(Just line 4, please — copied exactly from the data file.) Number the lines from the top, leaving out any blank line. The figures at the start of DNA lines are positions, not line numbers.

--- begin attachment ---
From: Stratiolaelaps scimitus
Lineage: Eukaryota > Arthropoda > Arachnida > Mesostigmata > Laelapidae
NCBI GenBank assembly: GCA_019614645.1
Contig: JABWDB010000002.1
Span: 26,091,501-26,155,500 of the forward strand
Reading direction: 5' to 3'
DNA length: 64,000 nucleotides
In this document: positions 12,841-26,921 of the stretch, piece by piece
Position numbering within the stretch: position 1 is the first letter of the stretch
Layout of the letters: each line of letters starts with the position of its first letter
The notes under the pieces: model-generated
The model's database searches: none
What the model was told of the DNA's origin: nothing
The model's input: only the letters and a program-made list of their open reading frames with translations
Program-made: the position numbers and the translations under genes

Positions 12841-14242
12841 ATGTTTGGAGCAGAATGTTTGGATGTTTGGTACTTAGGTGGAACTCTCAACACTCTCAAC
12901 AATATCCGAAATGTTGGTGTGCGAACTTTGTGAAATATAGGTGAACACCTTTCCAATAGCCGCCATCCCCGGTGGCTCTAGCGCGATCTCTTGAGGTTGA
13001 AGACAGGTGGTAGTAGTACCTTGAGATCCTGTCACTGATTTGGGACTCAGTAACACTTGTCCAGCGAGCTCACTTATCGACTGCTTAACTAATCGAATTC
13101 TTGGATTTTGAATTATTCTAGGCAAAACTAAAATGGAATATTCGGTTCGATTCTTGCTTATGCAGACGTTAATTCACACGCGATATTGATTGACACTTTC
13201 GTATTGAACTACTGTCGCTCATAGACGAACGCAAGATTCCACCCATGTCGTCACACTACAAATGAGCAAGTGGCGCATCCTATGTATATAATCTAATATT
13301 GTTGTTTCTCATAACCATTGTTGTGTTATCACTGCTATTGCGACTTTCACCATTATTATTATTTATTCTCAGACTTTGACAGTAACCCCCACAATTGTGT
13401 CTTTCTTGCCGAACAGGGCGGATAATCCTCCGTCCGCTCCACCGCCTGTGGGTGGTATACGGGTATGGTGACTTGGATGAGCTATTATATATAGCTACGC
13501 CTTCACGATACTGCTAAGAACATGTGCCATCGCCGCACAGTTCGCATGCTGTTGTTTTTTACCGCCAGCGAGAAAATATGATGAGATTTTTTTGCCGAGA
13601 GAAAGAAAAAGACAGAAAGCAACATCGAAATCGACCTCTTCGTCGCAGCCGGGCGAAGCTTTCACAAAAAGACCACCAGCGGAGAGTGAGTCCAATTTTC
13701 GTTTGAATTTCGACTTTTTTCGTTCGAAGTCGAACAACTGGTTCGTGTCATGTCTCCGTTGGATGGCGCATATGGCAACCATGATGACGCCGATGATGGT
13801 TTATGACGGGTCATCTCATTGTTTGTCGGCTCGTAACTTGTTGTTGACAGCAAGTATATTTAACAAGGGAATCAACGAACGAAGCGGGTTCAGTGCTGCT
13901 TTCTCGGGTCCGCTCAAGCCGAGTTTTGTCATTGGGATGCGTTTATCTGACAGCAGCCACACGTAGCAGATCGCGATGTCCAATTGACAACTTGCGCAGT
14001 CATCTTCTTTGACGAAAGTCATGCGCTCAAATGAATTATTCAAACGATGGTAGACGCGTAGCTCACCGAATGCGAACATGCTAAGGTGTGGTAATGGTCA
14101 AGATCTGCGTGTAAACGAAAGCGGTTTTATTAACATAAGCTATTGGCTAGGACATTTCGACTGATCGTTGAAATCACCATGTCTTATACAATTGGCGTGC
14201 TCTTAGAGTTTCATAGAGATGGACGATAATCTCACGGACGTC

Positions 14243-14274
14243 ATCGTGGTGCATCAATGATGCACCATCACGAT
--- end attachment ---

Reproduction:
Contig: JABWDB010000002.1